nothing is certain in life but death and taxes, and the one thing almost everyone thinks taxes should be used for is saving us from early deaths. Police and fire departments are almost entirely funded by local governments, but there are significant differences from town to town in how much they take out of the budget. As the map below indicates, the percentage devoted to public safety (fire, police, and “other public safety,” as reported to the state Department of Revenue) in fiscal 2006 was highest in major cities from Fall River to Holyoke, but also in certain tourist areas such as Cape Cod and the North Shore town of Salisbury.

The town of Athol ranked first by this standard, but it was something of an aberration, as it was below the state average on per-capita spending in just about every area of government, including fire and police—which accounted for a large slice of the pie only because spending on education was even farther below the state average. In contrast, second-place Aquinnah spent more than the state average on almost everything. In particular, its police budget, at $919 per capita, was by far the highest in the state. (It doesn’t seem to be a violent area, but the Martha’s Vineyard Times last year reported on a crackdown on nude beachgoers.) Outside of the Cape and Islands, public safety made up the biggest shares of the budget in Boston and in Raynham, home to a greyhound racing track.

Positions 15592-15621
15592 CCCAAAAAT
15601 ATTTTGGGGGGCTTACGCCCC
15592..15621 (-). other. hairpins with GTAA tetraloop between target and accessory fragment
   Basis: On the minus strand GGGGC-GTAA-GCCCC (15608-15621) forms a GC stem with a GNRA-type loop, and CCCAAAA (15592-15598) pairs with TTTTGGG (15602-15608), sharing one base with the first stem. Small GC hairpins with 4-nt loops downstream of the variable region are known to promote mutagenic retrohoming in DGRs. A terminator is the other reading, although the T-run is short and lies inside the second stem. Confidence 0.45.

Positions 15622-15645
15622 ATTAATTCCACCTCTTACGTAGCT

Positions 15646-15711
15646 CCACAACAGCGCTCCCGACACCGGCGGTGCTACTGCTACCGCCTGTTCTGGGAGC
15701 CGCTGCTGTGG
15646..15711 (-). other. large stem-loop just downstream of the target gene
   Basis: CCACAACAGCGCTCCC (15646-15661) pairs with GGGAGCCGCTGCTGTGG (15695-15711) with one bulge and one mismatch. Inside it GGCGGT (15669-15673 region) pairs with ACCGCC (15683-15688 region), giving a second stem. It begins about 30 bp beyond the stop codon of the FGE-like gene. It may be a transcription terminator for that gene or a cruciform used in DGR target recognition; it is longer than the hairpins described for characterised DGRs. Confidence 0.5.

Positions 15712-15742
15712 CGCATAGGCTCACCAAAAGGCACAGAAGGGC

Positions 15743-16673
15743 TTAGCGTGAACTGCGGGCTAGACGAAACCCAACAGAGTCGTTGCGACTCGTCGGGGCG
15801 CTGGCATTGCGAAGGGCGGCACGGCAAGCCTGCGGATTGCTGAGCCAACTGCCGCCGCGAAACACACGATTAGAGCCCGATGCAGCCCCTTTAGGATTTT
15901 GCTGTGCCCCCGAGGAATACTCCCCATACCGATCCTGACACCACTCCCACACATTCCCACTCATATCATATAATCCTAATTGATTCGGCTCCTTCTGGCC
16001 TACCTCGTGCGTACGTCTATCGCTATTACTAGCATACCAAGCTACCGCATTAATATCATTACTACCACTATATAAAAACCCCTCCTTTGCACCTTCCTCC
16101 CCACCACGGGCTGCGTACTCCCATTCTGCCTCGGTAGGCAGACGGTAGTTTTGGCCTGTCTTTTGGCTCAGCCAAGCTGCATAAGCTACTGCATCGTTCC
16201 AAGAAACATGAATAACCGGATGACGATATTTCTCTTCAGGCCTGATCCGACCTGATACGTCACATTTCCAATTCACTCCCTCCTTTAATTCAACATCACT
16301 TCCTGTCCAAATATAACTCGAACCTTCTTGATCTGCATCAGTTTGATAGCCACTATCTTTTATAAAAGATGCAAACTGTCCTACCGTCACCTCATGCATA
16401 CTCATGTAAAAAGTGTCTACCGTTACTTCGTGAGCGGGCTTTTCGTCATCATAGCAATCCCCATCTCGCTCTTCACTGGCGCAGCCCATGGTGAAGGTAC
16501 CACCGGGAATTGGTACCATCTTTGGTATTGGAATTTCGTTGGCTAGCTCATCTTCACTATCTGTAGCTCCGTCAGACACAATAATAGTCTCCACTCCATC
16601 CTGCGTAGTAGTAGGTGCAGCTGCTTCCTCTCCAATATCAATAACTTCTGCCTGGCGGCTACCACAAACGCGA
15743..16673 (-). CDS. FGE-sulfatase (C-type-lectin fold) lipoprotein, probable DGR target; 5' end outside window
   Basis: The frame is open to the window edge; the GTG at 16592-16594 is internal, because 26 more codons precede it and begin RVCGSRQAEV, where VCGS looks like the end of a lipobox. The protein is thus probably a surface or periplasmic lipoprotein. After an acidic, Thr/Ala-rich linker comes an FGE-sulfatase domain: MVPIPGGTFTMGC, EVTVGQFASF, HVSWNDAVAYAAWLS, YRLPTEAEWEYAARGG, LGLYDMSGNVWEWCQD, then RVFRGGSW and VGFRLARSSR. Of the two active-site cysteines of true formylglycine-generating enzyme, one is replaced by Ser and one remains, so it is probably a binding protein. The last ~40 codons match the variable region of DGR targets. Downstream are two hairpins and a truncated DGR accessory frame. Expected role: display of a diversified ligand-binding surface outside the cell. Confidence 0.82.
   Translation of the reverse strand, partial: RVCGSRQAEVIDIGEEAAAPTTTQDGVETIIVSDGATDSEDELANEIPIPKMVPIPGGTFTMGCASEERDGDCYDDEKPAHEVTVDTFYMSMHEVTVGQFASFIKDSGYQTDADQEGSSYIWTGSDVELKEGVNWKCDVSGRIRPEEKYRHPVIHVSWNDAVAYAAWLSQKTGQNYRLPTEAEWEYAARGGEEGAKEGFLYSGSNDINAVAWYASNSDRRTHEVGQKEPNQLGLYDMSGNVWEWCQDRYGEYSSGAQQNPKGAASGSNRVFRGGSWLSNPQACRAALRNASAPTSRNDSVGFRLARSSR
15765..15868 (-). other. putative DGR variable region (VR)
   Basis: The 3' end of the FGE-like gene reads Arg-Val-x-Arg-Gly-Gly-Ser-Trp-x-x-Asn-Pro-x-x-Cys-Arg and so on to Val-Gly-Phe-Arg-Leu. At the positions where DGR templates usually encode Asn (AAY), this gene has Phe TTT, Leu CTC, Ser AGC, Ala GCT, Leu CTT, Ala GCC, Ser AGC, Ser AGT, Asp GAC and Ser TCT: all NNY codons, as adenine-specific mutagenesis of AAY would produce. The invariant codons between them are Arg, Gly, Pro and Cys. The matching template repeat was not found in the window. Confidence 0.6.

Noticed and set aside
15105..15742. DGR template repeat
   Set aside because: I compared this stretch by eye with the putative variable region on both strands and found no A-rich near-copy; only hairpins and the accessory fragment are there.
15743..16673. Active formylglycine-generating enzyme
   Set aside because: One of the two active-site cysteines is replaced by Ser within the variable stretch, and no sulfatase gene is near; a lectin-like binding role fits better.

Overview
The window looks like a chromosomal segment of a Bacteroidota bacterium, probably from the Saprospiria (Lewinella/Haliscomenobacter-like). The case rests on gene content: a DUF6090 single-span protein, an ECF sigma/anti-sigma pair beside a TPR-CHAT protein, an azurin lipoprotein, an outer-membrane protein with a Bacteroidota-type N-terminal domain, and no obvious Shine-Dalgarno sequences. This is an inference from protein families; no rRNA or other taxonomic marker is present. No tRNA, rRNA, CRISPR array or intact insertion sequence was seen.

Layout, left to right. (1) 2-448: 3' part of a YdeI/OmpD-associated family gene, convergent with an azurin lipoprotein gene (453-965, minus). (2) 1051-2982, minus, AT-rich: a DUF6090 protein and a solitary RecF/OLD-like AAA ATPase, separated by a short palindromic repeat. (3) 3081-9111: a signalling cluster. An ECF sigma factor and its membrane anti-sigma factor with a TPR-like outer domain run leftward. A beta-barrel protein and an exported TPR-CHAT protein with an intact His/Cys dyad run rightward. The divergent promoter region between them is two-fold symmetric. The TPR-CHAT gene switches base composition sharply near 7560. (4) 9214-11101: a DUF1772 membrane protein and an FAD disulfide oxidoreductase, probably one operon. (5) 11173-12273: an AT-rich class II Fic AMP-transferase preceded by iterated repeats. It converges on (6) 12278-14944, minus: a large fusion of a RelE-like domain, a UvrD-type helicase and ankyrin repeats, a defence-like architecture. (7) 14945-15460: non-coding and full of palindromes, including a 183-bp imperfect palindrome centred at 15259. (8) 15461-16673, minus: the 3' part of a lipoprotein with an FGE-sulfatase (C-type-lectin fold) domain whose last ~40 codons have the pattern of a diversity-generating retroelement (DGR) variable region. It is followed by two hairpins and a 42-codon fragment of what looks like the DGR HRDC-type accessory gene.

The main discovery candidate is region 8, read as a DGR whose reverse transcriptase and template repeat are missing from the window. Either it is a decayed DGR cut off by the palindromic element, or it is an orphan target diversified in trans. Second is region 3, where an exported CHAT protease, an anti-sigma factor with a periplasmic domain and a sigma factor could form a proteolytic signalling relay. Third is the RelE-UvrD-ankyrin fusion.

At the other end of the spectrum, high property values and below-average spending on police and fire departments in Holliston allowed that town to devote almost 60 percent of all general fund expenditures toward education. Several other western suburbs, including Acton, Hopkinton, and Stow, fit this pattern. However, any savings from the small budget devoted to the police and fire departments in Washington seem to have been eaten up by public works costs, as was the case in much of Berkshire and Franklin counties—perhaps because of heavy snowfall in the western part of the state.